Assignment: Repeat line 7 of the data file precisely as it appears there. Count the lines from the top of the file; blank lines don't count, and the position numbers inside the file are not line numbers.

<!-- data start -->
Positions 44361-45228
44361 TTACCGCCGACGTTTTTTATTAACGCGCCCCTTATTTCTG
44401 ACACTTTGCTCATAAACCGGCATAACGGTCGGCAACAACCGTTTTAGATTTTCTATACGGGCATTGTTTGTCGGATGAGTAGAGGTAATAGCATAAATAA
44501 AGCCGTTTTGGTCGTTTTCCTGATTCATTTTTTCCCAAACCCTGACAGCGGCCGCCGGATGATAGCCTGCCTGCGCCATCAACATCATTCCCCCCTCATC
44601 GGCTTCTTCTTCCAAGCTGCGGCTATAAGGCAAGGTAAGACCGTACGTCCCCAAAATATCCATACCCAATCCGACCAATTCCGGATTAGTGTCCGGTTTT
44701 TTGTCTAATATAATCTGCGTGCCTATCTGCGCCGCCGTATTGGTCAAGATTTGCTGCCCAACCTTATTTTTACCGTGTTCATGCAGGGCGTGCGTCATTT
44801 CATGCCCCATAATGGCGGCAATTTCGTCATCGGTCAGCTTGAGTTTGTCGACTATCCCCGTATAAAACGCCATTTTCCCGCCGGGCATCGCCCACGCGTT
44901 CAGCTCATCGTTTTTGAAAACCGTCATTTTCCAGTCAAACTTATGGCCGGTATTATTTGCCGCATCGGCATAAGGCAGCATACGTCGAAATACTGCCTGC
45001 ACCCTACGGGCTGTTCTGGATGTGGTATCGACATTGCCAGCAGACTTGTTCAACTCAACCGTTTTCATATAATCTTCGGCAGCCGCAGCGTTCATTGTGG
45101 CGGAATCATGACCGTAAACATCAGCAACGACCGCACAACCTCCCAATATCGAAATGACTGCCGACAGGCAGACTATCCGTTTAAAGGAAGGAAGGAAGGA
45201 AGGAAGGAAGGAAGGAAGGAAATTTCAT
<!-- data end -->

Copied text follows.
44801 CATGCCCCATAATGGCGGCAATTTCGTCATCGGTCAGCTTGAGTTTGTCGACTATCCCCGTATAAAACGCCATTTTCCCGCCGGGCATCGCCCACGCGTT